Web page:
There are some directors who enjoy interpreting their own work even if they don’t want to encourage any single interpretation of their work. You don’t necessarily strike me as one of those filmmakers. In fact, based on this conversation and a previous one that I had with you, the whole idea of trying to interpret a work of art seems to make you uncomfortable. And when I look at your movies, I do get a sense of them as being something that perhaps you want the audience to react against — or get into the head space of, if you can use that kind of term — and maybe not so much films where the point is to try to figure out what the film is saying, what the answers are.

I think that’s true. I think that’s fair. What I want is to have the audience engaged and experience the movie. Yes, there is an intellectual component. But on an immediate emotional level as well, there is of course irony at work.

Irony has somehow become tainted as something bad. But to go back to Shakespeare: Where would he be without irony? Irony can be well played or not. There are good and bad ironies. Once you get into interpretations, that’s all fine and dandy and interesting, and I can learn something from what other people have to say about my work, and in fact it can be informative. But it’s much less valuable to me than the immediate experience, the way in which these moral dilemmas are dramatized, the way in which these afflicted people struggle, the way in which people immediately engage with that. That’s what really drives me the most.

May I read you a reaction to "Life During Wartime" from a commenter on the Internet Movie Database? I think it goes directly to what you just said. "Gradually, as I watched this movie, I became aware that I was witnessing some of the most powerful and honest acting, writing, and directing I had ever experienced. And I'm glad, because if this material had been attempted by anyone without extreme skill and sensitivity, it would have been a monstrous disaster. As it is, I don't think I would add it to my DVD collection. I don't know if I could watch it again, and I'm not sure I'd feel comfortable people seeing it on my shelf unless they knew me well."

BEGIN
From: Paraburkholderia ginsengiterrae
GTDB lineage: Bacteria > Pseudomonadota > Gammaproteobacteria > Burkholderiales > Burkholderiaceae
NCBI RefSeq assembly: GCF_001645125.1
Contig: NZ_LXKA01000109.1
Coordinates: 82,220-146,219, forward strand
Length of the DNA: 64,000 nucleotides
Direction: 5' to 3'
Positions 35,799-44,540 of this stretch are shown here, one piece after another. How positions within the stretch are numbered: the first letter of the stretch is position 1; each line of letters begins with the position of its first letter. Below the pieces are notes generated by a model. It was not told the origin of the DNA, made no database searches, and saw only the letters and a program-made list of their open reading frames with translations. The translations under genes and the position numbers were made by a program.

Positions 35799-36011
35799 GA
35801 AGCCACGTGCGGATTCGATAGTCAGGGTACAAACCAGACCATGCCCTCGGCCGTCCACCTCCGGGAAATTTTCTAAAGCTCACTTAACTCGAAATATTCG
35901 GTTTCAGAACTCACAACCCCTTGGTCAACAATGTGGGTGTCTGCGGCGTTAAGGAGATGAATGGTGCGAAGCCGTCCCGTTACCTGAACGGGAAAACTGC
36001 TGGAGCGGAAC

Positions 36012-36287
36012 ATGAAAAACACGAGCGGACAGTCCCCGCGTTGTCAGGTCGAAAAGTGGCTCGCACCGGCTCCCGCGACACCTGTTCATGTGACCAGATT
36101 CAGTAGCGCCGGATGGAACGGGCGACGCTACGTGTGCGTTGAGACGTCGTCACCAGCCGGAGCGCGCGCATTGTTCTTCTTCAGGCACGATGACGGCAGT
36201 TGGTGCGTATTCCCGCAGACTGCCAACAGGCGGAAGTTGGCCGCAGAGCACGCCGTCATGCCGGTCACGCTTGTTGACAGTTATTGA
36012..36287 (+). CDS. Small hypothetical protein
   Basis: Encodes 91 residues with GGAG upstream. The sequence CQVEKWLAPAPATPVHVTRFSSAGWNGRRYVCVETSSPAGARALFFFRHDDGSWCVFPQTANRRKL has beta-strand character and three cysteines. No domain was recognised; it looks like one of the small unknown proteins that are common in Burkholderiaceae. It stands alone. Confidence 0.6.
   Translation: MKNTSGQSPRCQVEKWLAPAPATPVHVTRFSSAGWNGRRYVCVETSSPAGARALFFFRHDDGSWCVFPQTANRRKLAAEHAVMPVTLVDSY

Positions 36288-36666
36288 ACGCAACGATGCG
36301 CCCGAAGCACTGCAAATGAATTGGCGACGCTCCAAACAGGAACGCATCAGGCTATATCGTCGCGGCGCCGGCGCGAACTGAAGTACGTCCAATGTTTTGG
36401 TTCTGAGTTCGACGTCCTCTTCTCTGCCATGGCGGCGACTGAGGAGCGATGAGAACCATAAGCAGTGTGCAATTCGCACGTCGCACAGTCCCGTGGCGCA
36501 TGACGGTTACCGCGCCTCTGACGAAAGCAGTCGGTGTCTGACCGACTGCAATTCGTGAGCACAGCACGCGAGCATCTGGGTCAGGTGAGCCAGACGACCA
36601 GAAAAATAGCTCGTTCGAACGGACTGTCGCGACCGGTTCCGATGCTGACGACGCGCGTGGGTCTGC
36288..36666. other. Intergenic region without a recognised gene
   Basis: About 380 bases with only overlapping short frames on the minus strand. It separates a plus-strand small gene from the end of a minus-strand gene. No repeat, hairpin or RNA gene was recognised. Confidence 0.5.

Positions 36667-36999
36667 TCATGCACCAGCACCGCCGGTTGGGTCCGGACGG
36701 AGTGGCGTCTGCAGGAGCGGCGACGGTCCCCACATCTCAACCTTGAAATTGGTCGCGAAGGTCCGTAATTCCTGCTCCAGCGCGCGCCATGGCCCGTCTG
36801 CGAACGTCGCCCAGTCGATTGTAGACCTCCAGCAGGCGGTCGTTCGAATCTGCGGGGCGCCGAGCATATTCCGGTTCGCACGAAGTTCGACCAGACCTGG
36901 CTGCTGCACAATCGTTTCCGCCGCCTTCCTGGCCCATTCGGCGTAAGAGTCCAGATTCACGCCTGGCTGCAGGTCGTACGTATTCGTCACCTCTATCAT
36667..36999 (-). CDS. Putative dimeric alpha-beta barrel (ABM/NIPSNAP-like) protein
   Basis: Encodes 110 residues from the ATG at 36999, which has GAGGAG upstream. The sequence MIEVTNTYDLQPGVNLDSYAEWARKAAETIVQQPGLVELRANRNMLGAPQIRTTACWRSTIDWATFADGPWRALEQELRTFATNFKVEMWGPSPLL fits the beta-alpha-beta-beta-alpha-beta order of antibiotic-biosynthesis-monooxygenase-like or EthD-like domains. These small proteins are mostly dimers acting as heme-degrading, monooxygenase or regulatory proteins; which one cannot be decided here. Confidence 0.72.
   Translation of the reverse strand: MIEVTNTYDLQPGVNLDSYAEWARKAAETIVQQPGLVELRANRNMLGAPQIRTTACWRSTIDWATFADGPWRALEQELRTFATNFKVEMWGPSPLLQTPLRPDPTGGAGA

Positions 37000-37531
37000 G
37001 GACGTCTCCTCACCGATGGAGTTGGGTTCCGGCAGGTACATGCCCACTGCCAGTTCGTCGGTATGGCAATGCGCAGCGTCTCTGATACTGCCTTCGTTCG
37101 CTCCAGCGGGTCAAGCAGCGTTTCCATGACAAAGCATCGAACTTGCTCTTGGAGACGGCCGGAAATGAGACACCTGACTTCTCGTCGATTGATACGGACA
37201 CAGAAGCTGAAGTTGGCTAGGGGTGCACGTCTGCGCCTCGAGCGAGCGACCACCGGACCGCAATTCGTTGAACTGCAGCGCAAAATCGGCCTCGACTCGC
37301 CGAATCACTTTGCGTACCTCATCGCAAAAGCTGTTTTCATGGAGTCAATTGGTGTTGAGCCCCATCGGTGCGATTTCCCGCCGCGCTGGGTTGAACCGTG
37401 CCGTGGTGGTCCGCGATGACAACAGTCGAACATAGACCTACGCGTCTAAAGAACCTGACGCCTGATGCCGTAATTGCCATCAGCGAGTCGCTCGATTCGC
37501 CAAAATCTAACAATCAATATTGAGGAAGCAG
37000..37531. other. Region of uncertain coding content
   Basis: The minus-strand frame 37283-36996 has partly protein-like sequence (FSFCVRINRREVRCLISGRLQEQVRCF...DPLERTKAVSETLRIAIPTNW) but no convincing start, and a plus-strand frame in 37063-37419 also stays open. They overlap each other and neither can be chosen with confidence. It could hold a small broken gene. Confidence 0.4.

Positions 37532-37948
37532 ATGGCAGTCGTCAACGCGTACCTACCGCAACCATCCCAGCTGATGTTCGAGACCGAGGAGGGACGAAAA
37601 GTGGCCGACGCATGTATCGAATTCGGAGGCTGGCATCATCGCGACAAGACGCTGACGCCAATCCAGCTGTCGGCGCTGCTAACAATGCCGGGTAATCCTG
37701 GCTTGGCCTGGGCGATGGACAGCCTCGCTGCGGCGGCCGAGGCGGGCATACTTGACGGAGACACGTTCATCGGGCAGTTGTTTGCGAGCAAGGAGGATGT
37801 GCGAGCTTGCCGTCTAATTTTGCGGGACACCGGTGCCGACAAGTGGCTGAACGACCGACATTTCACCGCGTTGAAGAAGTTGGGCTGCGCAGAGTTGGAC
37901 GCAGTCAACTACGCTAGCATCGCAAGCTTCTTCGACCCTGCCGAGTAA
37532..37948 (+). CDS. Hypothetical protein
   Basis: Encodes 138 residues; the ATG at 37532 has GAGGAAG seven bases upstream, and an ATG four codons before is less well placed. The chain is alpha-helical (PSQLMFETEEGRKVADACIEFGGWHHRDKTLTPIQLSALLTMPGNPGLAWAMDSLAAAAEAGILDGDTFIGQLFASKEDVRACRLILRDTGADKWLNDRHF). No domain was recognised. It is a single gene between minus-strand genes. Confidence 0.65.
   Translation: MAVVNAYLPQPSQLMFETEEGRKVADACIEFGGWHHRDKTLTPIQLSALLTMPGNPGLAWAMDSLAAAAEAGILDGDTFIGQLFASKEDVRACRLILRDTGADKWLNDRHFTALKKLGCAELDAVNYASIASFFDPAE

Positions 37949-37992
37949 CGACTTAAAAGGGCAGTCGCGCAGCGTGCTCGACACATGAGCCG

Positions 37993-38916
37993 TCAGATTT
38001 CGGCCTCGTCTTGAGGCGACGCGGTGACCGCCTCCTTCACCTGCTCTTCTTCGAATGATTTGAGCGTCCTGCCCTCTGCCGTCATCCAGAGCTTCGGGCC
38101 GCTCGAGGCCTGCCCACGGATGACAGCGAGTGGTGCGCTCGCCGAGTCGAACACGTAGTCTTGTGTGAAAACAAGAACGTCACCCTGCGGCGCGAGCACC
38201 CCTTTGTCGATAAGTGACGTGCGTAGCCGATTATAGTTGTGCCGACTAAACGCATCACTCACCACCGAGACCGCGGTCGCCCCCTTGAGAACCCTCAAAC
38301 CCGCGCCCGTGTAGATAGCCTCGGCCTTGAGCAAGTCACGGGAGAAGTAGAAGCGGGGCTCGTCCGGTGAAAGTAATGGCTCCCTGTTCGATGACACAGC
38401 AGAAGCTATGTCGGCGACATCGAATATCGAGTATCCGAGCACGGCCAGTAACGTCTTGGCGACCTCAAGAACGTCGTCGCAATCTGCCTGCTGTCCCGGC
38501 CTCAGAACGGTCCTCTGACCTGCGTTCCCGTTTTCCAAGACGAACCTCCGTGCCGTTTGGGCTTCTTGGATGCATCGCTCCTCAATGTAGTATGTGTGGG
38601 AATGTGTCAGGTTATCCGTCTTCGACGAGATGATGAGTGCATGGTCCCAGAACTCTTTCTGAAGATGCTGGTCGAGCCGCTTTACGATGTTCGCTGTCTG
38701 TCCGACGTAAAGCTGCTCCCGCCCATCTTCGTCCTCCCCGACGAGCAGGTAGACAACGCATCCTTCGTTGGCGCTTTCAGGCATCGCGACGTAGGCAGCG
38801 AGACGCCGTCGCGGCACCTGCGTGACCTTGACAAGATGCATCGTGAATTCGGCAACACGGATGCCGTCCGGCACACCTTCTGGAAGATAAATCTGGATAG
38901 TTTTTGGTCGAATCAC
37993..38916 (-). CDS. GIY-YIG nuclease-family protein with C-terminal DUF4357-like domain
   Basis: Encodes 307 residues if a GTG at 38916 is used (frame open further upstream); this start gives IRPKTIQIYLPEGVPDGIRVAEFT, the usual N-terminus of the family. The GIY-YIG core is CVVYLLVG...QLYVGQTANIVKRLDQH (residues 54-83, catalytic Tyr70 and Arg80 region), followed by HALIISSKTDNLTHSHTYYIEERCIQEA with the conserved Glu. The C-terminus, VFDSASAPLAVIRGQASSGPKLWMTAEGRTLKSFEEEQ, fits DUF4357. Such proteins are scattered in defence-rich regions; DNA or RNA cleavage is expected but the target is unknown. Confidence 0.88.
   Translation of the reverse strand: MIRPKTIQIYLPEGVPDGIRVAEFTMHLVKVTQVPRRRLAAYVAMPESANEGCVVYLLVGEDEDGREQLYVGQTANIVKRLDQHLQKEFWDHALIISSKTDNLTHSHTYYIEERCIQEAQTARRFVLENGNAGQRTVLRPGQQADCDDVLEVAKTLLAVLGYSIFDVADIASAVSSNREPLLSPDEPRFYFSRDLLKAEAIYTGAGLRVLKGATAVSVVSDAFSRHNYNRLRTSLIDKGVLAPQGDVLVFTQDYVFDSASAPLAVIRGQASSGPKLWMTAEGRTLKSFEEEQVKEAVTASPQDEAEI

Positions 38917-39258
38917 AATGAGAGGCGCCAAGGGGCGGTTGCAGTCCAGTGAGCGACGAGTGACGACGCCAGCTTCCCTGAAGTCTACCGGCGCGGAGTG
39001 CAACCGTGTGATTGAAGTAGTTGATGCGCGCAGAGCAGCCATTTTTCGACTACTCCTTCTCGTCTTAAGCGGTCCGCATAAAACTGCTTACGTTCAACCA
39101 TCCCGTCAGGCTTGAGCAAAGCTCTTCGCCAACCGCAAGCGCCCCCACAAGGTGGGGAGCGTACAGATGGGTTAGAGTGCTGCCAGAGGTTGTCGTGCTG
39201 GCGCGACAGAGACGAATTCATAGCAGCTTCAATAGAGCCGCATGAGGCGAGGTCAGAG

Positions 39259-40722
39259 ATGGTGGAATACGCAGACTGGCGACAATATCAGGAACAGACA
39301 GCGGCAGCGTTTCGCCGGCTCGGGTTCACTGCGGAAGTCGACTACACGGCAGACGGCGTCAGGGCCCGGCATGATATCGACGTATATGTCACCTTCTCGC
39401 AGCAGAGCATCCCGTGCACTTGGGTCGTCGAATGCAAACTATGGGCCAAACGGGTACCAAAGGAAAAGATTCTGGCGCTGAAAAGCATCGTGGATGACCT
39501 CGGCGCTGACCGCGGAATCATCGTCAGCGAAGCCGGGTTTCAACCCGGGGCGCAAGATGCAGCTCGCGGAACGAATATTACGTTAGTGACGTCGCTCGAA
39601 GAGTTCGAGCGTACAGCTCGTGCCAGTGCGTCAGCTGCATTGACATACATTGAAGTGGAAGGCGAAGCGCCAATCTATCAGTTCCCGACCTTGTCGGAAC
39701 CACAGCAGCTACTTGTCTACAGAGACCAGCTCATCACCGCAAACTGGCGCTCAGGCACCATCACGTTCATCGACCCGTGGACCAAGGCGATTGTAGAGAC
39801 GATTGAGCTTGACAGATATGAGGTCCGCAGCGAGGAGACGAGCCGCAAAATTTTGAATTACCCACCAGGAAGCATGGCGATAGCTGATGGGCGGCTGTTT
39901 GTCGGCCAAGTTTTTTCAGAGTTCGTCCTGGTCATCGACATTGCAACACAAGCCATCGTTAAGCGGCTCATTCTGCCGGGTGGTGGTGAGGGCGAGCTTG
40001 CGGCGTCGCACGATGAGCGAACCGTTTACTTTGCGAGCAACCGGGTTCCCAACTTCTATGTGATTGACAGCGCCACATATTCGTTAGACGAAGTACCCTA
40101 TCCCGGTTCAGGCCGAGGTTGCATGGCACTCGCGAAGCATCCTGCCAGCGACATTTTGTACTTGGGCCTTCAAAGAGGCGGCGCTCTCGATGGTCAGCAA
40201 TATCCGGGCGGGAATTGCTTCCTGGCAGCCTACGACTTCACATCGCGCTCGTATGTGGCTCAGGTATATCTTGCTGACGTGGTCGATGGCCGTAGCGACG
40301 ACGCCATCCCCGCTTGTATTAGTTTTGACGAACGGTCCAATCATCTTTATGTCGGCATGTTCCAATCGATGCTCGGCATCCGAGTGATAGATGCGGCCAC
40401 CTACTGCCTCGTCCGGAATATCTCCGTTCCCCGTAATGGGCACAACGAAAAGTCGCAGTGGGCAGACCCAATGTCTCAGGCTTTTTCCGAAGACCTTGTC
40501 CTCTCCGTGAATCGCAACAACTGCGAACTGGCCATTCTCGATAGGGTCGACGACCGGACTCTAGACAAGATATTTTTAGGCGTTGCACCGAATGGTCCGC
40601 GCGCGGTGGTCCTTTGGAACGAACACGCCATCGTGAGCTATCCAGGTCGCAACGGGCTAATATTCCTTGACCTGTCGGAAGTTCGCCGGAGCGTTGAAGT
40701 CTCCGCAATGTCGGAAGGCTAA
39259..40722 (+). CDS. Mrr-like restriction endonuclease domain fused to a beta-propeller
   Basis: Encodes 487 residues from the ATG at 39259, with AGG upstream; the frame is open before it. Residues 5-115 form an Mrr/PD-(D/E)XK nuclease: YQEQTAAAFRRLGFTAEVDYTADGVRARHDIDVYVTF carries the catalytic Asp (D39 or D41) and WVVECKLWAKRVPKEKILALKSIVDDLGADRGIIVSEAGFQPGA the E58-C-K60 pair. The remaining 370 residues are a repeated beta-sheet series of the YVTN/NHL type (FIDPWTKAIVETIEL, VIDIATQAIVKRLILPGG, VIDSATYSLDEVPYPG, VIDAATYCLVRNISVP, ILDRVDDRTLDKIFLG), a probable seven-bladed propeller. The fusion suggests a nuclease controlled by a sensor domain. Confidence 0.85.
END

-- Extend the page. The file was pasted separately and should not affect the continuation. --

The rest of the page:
That’s funny, because whenever I meet someone socially out of context of New York, when I’m traveling and I meet different people, relatives, friends of friends or something like that, or [when] I’m talking to a plumber who finds out I’m a filmmaker, I never recommend my movies to anyone. I never feel comfortable recommending them to anyone. In some sense, I think they have to be discovered or sought out. Not everyone is the right audience. But those who do respond will find something of value for them.

That sense that I get from so many of your movies — from that line, "You can’t change nature," and from variations of it — is that you believe we perhaps do not have the degree of autonomy in this country, or in any country, that we think we do, or the power to change as much as we think we do. I guess on one hand you can take that as the ultimate despairing statement — but on the other, maybe a subtle admonition to be aware of the species’ limits and perhaps to be more humble and kind?

That’s the thing. Mark Wiener [in "Palindromes"], he’s a little bleaker than I am. Yes, I think you can only grow up once you recognize your limitations. You grow up being told you can do anything. But of course that’s an illusion. It’s a deception. We’re all defined by our limitations.

Of course I speak philosophically and not intellectually here — though at the same time, even within the parameters by which we are defined, there is infinite possibility. There are an infinite number of possibilities [within each person’s life] just as there are an infinite number of actors that could portray Aviva in "Palindromes." In this movie, I’m sure I could find another cast! There are infinite possibilities to still explore and heights that can still be attained.

But change in one’s fundamental nature? No. I think it has to be accepted and embraced for all our flaws and blemishes. I don’t see that as a bad thing. I see that as a good thing.

Matt Zoller Seitz